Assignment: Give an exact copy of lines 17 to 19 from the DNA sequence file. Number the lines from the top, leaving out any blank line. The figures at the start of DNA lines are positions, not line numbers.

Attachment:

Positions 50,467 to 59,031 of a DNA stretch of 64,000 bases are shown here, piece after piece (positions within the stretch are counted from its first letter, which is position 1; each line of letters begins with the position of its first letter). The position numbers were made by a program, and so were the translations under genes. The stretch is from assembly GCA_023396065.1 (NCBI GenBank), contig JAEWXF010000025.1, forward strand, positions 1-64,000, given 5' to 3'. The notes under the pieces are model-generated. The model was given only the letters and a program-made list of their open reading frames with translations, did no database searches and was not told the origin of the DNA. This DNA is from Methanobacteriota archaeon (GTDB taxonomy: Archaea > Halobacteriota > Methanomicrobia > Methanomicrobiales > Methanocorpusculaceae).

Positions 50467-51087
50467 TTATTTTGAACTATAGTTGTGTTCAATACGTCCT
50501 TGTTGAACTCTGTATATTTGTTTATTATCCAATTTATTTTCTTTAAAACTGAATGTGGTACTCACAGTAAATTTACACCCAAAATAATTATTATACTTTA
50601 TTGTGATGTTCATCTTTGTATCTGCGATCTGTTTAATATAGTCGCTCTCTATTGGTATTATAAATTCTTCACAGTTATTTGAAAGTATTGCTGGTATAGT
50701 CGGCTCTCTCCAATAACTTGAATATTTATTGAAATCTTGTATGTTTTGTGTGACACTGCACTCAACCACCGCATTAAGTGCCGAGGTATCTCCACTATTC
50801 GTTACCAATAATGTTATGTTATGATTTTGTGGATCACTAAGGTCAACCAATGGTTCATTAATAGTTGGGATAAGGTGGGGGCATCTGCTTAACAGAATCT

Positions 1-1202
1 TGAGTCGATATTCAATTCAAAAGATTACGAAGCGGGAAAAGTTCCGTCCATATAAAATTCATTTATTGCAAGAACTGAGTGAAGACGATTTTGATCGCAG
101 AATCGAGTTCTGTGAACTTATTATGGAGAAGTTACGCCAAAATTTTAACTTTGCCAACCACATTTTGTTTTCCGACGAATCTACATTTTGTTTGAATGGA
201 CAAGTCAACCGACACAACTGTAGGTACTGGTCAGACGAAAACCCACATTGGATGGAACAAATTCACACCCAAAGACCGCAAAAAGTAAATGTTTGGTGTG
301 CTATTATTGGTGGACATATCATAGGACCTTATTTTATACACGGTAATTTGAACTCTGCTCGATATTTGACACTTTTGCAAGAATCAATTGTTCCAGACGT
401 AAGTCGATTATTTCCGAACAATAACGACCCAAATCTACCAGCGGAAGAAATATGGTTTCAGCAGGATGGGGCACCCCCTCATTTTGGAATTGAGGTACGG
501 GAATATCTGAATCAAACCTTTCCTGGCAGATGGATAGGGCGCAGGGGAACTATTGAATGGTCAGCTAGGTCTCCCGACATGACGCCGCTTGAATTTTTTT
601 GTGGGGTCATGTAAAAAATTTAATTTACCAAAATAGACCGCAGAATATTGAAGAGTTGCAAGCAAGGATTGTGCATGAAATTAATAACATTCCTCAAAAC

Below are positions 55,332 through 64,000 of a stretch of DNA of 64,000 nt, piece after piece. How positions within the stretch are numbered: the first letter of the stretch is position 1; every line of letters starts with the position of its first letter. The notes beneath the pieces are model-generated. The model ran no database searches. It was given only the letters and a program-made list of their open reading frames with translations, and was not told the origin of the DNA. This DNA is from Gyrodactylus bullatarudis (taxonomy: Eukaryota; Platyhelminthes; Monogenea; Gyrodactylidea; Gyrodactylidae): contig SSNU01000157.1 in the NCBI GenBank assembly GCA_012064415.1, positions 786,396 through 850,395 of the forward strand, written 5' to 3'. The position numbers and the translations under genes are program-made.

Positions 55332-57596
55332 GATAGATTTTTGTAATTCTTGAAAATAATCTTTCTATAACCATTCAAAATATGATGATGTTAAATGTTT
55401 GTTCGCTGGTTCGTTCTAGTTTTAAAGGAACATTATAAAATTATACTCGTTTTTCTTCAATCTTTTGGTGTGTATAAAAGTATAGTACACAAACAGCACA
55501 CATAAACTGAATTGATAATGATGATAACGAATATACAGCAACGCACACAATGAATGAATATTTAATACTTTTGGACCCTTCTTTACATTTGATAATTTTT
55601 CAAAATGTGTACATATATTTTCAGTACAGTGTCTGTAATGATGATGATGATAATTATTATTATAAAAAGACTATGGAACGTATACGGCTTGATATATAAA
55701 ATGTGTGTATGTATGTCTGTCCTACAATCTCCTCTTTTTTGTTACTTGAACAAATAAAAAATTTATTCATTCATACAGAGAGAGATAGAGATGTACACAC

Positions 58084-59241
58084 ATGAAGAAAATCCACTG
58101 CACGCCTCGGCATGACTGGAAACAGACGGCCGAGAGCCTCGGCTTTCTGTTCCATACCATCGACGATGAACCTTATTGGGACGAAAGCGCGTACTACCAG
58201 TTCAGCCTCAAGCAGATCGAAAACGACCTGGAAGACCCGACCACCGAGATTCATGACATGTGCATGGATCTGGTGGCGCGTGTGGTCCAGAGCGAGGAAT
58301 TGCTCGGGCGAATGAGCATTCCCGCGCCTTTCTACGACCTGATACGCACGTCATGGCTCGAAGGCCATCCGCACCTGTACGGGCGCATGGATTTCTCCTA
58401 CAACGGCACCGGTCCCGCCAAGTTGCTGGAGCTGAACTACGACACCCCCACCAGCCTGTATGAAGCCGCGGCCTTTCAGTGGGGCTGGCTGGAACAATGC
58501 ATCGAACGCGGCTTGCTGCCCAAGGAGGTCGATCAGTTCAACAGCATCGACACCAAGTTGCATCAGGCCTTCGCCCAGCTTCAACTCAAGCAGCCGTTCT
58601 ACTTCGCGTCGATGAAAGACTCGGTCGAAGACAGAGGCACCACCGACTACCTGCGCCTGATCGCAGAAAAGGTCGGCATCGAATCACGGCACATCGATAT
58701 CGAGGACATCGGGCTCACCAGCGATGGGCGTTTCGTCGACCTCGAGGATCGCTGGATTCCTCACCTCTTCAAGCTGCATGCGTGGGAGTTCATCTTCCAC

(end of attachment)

Positions 55332-57596
55332 GATAGATTTTTGTAATTCTTGAAAATAATCTTTCTATAACCATTCAAAATATGATGATGTTAAATGTTT
55401 GTTCGCTGGTTCGTTCTAGTTTTAAAGGAACATTATAAAATTATACTCGTTTTTCTTCAATCTTTTGGTGTGTATAAAAGTATAGTACACAAACAGCACA